MATERIAL AND METHOD This chapter includes details on two aspects of the study: the research material and methodology. The methodology is comprised of data compilation process.1. specifically. 43 . especially in larger cities. Material This study was carried out on renovation projects in Turkey. the statistical data on renovation and refurbishment projects in Turkey. their refurbishment works and software are given in the following sections. Statistical Data on Renovation and Refurbishment Projects In order to determine the volume of renovation works in Turkey. information on three five-star hotels in Ankara. Also details about case study buildings. In order to fulfill the objectives of this study.1.1. which are explained in detail under Section 3.1.1. The first covers four subsections. 3. hotel refurbishment projects in Ankara. the grouped data derived from the bill of quantities for guestroom floors of the three hotel refurbishment projects. 3. information and data were collected from various sources. the following data were obtained.CHAPTER 3 3.1. and the LCA software. simulation procedure and statistical tests. • The number of completed or partially completed new buildings and additions by use of buildings according to years (Table B.

Two of these hotels belong to chains of international repute while one is a local hotel of historical importance.1. ballroom. B.6.7. while the derived data is presented in Section 3. Although major renovations included such public areas as the lobby. Data related to the different types of alterations and renovation projects approved by the Chamber of Architects in Ankara. Appendix B). 44 . Appendix B). Raw data is given in Table B.Appendix B). the following data were obtained: • • Data related to the number of tourism establishments in Turkey and Ankara (Table B. during the 6 year period from 2000 to 2006 (Table B.4.3. as the design decisions for one room is repeated many times over. only data for guestrooms were analyzed in this study.5.1. In order to find out the types and amounts of material being replaced during hotel refurbishment projects the BOQ of three five-star hotels were obtained. • Total floor area of completed or partially completed new buildings and additions by use of building according to years (Table B. 3.. In order to verify the volume of renovation works in the Turkish hospitality sector. conference and meeting rooms.2. Case Study Buildings Data pertaining to refurbishment / renovation projects of the three subject hotels in Ankara was compiled in 2005 and photographs of the refurbished rooms were taken in 2007.8 (Appendix B). restaurants etc. B.1. B. The three subject hotels are described in more detail in the following sections. Appendix B).3.2. • Number of buildings modified for a different use after alterations and repairs by years and use of building (Table B. Appendix B).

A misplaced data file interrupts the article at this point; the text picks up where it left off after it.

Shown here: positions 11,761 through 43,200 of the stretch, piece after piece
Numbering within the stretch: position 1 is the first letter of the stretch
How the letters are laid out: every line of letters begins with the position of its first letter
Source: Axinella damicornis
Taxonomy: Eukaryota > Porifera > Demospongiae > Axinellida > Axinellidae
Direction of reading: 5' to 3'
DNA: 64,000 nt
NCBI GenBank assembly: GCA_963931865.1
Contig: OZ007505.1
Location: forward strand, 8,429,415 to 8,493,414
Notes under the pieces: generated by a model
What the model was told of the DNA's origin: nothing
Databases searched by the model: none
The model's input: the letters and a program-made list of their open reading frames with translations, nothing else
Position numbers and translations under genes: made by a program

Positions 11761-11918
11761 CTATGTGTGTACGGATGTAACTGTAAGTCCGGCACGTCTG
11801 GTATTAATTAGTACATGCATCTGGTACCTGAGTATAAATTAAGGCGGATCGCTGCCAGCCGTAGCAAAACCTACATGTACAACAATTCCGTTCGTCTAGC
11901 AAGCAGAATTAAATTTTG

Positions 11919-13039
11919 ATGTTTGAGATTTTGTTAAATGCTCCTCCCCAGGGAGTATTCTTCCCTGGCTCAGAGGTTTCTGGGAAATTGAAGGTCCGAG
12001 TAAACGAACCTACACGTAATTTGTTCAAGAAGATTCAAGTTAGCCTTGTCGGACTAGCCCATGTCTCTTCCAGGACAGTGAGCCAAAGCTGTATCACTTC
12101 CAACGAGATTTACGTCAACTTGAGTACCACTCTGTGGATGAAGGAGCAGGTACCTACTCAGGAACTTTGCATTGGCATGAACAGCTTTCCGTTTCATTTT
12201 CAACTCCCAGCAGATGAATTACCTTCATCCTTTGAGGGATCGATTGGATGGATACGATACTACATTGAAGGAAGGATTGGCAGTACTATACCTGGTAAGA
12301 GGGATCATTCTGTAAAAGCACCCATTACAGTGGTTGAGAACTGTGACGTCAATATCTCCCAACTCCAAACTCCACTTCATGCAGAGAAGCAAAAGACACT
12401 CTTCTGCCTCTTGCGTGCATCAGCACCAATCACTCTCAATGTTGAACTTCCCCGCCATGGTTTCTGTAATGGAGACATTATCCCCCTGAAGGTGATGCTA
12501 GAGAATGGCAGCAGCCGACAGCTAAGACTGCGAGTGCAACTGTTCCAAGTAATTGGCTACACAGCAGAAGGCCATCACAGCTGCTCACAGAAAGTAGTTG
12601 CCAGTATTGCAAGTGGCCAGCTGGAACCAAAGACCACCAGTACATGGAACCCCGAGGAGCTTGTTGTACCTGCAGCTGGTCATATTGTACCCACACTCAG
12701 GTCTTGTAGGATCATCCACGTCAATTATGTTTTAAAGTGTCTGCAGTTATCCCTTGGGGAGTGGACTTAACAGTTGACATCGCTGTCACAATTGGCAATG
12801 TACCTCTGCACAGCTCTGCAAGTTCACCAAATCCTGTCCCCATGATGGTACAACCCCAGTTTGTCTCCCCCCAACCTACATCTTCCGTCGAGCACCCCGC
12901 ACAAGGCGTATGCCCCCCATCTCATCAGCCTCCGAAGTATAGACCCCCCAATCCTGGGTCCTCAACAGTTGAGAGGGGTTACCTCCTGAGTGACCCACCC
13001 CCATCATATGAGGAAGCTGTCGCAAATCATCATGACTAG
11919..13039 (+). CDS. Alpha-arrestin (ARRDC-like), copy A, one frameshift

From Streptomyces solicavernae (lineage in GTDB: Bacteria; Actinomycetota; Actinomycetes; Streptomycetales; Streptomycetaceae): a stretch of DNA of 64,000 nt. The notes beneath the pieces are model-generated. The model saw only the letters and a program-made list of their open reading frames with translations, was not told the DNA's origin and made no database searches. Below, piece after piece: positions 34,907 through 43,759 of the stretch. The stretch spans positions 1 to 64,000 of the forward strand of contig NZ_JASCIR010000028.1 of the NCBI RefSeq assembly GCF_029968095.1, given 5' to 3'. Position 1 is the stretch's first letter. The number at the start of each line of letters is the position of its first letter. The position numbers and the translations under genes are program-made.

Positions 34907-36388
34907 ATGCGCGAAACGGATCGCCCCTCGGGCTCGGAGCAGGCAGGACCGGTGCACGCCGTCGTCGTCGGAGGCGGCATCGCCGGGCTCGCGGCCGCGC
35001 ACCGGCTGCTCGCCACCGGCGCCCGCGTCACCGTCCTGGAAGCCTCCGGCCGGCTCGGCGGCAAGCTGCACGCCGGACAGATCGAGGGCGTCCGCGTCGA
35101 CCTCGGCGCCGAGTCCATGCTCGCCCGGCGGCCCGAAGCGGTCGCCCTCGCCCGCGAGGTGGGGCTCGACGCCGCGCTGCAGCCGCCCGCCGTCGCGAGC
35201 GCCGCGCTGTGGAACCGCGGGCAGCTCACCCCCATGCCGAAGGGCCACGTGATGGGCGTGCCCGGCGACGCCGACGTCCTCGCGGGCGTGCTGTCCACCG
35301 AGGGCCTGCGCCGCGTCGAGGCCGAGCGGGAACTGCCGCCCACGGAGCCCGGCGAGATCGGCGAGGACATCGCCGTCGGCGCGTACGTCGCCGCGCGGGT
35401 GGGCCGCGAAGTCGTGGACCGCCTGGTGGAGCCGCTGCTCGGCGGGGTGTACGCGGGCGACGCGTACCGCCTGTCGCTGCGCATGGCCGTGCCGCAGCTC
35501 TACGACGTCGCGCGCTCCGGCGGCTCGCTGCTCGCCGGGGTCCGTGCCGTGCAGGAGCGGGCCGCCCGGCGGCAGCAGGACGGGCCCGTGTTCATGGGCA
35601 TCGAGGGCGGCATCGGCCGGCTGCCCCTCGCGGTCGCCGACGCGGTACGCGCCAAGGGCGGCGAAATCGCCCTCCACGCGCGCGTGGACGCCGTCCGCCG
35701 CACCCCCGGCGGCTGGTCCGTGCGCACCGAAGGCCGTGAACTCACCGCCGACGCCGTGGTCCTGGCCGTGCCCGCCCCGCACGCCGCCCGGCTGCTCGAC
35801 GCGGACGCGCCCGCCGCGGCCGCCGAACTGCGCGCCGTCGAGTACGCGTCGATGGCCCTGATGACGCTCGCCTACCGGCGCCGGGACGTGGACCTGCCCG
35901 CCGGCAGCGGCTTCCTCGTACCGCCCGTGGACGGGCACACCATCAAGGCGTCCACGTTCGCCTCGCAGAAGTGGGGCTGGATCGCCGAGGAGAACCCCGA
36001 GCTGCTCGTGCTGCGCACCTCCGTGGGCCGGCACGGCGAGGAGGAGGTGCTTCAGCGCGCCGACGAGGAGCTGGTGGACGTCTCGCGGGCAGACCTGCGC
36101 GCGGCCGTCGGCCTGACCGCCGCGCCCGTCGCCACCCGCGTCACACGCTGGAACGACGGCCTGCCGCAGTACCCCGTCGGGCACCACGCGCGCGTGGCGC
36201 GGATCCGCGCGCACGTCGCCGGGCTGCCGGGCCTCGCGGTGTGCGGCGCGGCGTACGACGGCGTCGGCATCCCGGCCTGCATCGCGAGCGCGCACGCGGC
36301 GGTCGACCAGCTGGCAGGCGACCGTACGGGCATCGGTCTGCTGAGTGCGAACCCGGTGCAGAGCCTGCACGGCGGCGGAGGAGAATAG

The major refurbishment in the guestrooms took place in 2002 in order to meet 45 . This hotel has 24 floors. 11 smart rooms. Figure 3. Typical guestroom floor plan of Hotel A. 5 smart suits. 8 executive suits.1 below. which is one of the 730 hotels operated by its chain in 80 countries. The architectural layout of a typical guestroom floor is presented in Figure 3. 2 ambassadorial suits and one royal suit. one entire floor with extended-stay apartments. 26 suits and one royal suit. was finished in 1991. The hotel consists of 323 standard rooms.Hotel A belongs to an international chain which operates 2. The construction of Hotel B. 51 executive rooms and other leisure and business facilities.1. Guestroom floors are located on the upper 16 levels.700 hotels in 70 countries. It consists of 280 standard rooms. Its construction was completed in 1986.

customer demand for high/new technology. mezzanine and business centre was also started in order to achieve harmony with the design philosophy and style of the new annex building. special rooms were designed for disabled and left-handed guests in order to provide more comfort to them and broaden target clientele. Typical guestroom floor plan of Hotel B. restaurants. At the same time. In 2003. The architectural layout of a typical guestroom floor is presented in Figure 3. Additionally. a renovation project encompassing the main lobby. 46 .2 below.2. Figure 3. clubhouse. construction of a new convention and cultural centre was begun adjacent to the hotel building.

The number of guestrooms was reduced. Typical guestroom floor plan of Hotel C. there are 110 standard rooms. This project was an extensive one and major changes were made in the building. 26 suits and 23 executive suits. 14 of which have guestrooms. 14 rooms have been converted to club-rooms and 2 for the handicapped. this renovation was postponed because of financial problems and a change of management. The architectural layout of a typical guestroom floor is presented in Figure 3. Now. which was constructed in 1966.3. Figure 3. Although it was planned that in 2003 the hotel be completely renovated and not just refurbished. This refurbishment project is different from the other two projects.3. 47 . Standard rooms were also reduced in order to increase the number of suits.Hotel C is one of the oldest five-star hotels in Ankara. It has 22 floors. Recreational and business facilities have also been expanded by increasing the number of meeting rooms and ballrooms.